A new railway plan for Canberra's scrap metal

A new railway plan for Canberra's scrap metal

Fewer freight vehicles will need to use roads linking Canberra and NSW as a new strategy for the ACT's scrap metal comes into force.

Planning Minister Mick Gentleman visited the Kingston Rail Yard on Friday to announce the new transport initiative, a partnership with Access Recycling, Espee Railroad Services and John Holland Rail, formerly known as the Rail Infrastructure Corporation.

As part of the project, roads to Sydney's Port Botany will see fewer B-double trucks carrying scrap metal. Access Recycling has been given rights to use the rail link to the old container terminal in a bid to improve road safety and environmental outcomes.

The ACT and NSW governments have agreed to a two-year trial of the plan, which also eliminates the need for steel to travel to be processed in Sydney before export.

The processing can now take place at the Access Recycling site in Fyshwick.


"By using the existing freight rail infrastructure we can improve road safety and reduce vehicle emissions," Mr Gentleman said.

"Most freight to and from the ACT is road based and our rail network is under utilised. The ACT Freight Strategy, due for release later this year, recognises the importance of retaining rail infrastructure for future potential use."

Mr Gentleman said the ACT government was committed to delivering efficient, safe and well-designed freight and traffic networks for passengers, goods and services to, coming to and from the territory.

"With national freight projected to double by 2020, it is important that the ACT develops freight infrastructure that is efficient and can deliver productivity outcomes that are on par with the national and international freight industries."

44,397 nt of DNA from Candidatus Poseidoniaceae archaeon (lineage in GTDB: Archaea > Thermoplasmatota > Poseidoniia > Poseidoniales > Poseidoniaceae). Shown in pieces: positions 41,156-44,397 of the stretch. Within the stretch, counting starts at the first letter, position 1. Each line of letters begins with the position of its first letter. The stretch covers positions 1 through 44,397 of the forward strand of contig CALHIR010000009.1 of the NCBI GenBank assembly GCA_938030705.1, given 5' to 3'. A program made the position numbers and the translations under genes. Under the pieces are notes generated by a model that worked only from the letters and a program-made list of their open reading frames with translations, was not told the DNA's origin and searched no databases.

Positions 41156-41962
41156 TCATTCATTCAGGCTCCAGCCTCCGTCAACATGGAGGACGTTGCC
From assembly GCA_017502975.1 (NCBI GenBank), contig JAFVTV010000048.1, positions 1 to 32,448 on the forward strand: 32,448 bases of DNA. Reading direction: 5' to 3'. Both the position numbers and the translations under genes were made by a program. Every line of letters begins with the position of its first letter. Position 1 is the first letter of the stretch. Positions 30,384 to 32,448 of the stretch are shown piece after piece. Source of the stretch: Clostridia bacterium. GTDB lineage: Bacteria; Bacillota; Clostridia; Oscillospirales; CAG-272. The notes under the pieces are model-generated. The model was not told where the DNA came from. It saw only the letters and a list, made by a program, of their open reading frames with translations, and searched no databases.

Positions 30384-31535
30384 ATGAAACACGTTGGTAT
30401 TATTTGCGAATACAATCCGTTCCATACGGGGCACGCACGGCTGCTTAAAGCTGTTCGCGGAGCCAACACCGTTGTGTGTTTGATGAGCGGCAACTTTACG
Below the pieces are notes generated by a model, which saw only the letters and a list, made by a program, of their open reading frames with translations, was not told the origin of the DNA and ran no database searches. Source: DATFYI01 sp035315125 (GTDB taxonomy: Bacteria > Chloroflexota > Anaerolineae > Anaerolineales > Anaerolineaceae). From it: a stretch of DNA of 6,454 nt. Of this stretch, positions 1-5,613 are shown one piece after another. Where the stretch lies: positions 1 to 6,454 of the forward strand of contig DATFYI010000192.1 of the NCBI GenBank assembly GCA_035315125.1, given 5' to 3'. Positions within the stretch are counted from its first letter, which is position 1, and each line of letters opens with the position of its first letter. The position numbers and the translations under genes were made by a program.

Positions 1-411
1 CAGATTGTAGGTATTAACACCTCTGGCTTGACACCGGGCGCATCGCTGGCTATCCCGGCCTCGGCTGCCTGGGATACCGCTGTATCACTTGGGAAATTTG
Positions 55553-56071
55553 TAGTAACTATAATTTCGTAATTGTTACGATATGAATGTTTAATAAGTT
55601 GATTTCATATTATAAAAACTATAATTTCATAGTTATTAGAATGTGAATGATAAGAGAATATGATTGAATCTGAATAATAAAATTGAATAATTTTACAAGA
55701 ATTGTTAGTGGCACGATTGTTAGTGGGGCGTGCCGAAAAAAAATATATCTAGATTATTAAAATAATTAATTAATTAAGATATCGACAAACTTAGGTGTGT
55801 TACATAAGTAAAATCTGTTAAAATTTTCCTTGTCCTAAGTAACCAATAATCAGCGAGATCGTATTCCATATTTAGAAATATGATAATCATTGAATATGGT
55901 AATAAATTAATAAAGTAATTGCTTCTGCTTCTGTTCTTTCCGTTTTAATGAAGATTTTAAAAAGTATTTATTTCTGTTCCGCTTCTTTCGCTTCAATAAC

A freight strategy discussion paper was released for consultation last year and considered freight growth, infrastructure and national commitments.

Asset Recycling director Adam Perry welcomed the announcement.

"We are committed to establishing a direct-to-market export operation for our recycling business in the capital," he said.

"Access Recycling has invested $3 million on metal processing and container loading equipment for our Fyshwick site. A single weekly train service will transport 50 shipping containers of processes recycled metal direct to Port Botany. This will remove five our our B-double trucks from highways each day."

Espee Railroad Services corporate services manager Bruce Balin said the project would benefit the Australian Railway Historical Society ACT Division.

"This is a big achievement for the society as profits from the commercial operations enable historic carriages and locomotives to be restored for the local community," he said.

Tom McIlroy is a political reporter for the Financial Review in the federal press gallery at Parliament House.